We are witnessing a decisive decade. In February, the Intergovernmental Panel on Climate Change (IPCC) issued yet another reminder that the window for stopping global warming is closing. The more global warming exceeds 1.5°C, the more difficult it will also become to achieve the UN Sustainable Development Goals, such as ending poverty and hunger in the world.
With the climate and nature changing, there is no escaping a sustainability transformation. The rise of sustainable finance shows that this inevitable development has already been recognised. The financial sector is sorely needed as the financier of solutions and the insurer of risks. And we are eager to bear our responsibility: financial sector companies are going out of their way to make net zero commitments and compete over green investments.
We have yet to discover the philosopher’s stone on how to turn the financial sector’s commitments to real-world changes that would be substantial enough and take place at a fast enough pace. So far, we have not managed to adequately redirect financial flows to support sustainable development.
Part of the EU’s solution is the language of sustainability,
created through the Taxonomy.
The EU is trying to speed up the transition towards sustainable finance through regulation. The fundamental elements of the regulatory framework include a common classification system for environmentally sustainable economic activities, i.e. the EU Taxonomy, as well as disclosure obligations and sustainable investment products.
Of these, Finns are probably the most familiar with the Taxonomy. In creating the Taxonomy, the EU wanted to establish a common, science-based language of sustainability in the financial market. This exercise is commendable: if it succeeds, it will help identify sustainable investment projects and activities and make it easier for sustainably operating companies to find financing.
The Taxonomy builds on six environmental objectives. Sustainable economic activities must make a significant contribution to at least one of these objectives. If better solutions are not yet available, economic activities may also be considered sustainable if they classify as enabling or transitioning activities.
In addition to making a significant contribution to at least one of the environmental objectives, the activity must do no significant harm to any of the other environmental objectives. The Taxonomy also requires certain minimum social safeguards, including adherence to international conventions and guidelines on human rights, rights and principles at work and good governance.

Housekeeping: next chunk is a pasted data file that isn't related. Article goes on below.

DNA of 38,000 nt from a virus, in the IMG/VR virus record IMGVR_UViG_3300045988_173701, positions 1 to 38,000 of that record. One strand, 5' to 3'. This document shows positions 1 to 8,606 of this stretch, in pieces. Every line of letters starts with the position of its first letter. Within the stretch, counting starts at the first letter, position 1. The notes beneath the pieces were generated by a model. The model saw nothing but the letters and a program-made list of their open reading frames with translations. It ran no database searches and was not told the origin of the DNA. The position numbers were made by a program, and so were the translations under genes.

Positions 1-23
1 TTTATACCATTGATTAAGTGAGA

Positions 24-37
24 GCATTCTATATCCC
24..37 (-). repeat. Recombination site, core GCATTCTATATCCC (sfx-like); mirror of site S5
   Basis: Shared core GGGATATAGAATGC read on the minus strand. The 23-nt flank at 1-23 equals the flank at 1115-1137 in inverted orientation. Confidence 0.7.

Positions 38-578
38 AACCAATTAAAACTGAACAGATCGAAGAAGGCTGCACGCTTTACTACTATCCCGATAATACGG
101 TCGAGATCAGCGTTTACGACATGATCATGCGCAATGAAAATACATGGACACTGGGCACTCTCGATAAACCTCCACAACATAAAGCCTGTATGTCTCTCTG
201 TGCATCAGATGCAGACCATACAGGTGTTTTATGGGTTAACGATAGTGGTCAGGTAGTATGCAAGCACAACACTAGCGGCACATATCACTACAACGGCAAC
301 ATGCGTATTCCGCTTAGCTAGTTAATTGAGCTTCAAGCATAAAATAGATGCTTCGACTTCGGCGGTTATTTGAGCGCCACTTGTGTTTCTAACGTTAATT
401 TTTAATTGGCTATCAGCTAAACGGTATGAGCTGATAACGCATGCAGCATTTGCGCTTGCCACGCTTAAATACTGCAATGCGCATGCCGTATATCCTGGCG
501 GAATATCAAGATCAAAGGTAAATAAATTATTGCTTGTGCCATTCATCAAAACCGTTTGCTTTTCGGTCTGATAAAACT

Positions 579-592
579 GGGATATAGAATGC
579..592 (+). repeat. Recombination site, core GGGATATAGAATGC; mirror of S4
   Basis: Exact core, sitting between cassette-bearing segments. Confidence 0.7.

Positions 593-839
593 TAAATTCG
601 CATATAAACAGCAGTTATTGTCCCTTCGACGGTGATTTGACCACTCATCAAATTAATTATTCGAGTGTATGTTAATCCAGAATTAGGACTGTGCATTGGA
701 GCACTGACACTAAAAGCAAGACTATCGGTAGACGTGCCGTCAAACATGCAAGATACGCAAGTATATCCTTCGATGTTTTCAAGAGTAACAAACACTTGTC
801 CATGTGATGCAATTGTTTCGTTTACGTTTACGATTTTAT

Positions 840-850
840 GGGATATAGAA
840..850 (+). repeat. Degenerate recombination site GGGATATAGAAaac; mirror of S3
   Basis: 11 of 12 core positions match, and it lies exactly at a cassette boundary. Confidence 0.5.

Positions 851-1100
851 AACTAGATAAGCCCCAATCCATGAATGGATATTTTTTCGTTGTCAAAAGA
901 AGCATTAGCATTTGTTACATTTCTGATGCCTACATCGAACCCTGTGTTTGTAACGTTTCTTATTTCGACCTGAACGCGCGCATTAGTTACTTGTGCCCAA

To make the language of the Taxonomy commensurate, the significant contribution and the do no significant harm requirements are determined according to science-based, sector-specific technical screening criteria. So far, these criteria have only been defined for the most high-emitting sectors.
The technical screening criteria are prepared for the Commission by the experts on the Platform on Sustainable Finance. The technical screening criteria are the most debated part of the Taxonomy because in many cases, defining specific requirements and thresholds is not a clear-cut task. Politics have also become involved in the process, which puts the Taxonomy’s credibility at jeopardy.
The Taxonomy’s comprehensive nature is what makes it unique. Its structure is built to acknowledge that climate change mitigation, for example, cannot stand on a sound footing if it simultaneously accelerates biodiversity loss or tramples on human rights. This complexity introduces certain challenges; the Taxonomy has become a colossal, ever-growing entity.
With its hundreds of pages, the Taxonomy may seem daunting at first glance, but remembering this basic logic will go a long way: 1. make a significant contribution, 2. do no significant harm and 3. comply with minimum safeguards. You can check the EU Taxonomy Compass to see if your sector is included and what technical screening criteria it must meet.